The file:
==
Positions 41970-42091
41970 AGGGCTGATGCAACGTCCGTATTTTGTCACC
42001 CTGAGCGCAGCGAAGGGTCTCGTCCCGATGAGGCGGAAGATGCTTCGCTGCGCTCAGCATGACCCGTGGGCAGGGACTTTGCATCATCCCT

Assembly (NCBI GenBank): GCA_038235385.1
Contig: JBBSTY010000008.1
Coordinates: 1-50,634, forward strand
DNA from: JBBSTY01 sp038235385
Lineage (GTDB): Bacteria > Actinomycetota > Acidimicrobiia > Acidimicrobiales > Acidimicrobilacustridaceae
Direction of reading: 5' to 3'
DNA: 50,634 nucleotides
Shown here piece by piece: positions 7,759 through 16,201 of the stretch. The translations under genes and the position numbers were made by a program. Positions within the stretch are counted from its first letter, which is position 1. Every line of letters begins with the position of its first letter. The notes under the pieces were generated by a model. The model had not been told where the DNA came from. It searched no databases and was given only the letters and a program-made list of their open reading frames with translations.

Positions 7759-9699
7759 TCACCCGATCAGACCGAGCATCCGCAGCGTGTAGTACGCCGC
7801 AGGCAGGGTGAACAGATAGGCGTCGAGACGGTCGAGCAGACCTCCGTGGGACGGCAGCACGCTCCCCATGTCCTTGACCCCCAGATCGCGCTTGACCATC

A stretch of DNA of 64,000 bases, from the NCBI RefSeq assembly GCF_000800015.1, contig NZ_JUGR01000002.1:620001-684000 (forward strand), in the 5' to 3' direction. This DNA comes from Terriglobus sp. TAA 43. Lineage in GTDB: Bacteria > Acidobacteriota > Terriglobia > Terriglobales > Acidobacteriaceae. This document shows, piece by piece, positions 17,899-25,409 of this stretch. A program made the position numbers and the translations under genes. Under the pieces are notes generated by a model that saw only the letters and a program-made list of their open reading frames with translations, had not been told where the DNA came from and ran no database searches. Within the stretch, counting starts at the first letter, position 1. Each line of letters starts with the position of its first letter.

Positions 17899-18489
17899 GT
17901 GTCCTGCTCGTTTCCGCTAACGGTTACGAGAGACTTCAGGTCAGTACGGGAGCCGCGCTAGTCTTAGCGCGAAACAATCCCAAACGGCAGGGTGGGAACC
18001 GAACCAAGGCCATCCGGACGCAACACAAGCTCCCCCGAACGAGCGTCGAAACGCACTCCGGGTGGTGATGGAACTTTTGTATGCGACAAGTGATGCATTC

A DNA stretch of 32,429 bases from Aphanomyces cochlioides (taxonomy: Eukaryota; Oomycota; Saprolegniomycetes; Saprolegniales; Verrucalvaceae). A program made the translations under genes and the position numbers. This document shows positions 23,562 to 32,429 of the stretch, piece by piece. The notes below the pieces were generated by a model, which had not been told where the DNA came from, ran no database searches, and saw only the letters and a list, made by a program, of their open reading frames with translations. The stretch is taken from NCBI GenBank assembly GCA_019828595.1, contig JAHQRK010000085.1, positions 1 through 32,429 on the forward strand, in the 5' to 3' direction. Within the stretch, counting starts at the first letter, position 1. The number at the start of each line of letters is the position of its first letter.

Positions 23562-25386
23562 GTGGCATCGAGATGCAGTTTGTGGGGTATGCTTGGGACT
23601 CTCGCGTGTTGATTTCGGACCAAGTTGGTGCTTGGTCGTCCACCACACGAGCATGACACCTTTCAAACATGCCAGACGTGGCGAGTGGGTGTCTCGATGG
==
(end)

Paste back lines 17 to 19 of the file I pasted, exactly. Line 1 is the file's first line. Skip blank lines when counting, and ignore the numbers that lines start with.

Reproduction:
17899 GT
17901 GTCCTGCTCGTTTCCGCTAACGGTTACGAGAGACTTCAGGTCAGTACGGGAGCCGCGCTAGTCTTAGCGCGAAACAATCCCAAACGGCAGGGTGGGAACC
18001 GAACCAAGGCCATCCGGACGCAACACAAGCTCCCCCGAACGAGCGTCGAAACGCACTCCGGGTGGTGATGGAACTTTTGTATGCGACAAGTGATGCATTC